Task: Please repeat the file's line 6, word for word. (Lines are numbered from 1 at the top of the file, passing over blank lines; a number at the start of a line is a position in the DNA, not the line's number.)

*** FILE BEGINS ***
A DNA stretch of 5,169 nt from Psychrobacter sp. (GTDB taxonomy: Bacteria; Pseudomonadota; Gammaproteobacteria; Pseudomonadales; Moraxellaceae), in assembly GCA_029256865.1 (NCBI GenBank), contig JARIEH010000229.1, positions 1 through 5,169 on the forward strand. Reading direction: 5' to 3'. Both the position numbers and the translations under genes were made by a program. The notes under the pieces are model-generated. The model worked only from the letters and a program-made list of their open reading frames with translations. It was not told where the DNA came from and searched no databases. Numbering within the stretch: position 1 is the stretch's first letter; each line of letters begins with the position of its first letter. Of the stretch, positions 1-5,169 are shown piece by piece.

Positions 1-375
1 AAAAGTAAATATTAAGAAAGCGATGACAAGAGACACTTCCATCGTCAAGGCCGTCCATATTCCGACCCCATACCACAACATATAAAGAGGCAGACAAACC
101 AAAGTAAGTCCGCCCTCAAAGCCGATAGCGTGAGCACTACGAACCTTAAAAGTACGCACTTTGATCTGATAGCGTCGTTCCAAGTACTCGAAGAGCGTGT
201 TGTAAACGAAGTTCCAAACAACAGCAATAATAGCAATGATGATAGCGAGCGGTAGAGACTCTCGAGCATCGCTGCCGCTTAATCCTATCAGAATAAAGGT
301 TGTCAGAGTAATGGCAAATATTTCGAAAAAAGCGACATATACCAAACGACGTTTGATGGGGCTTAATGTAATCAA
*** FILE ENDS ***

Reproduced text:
301 TGTCAGAGTAATGGCAAATATTTCGAAAAAAGCGACATATACCAAACGACGTTTGATGGGGCTTAATGTAATCAA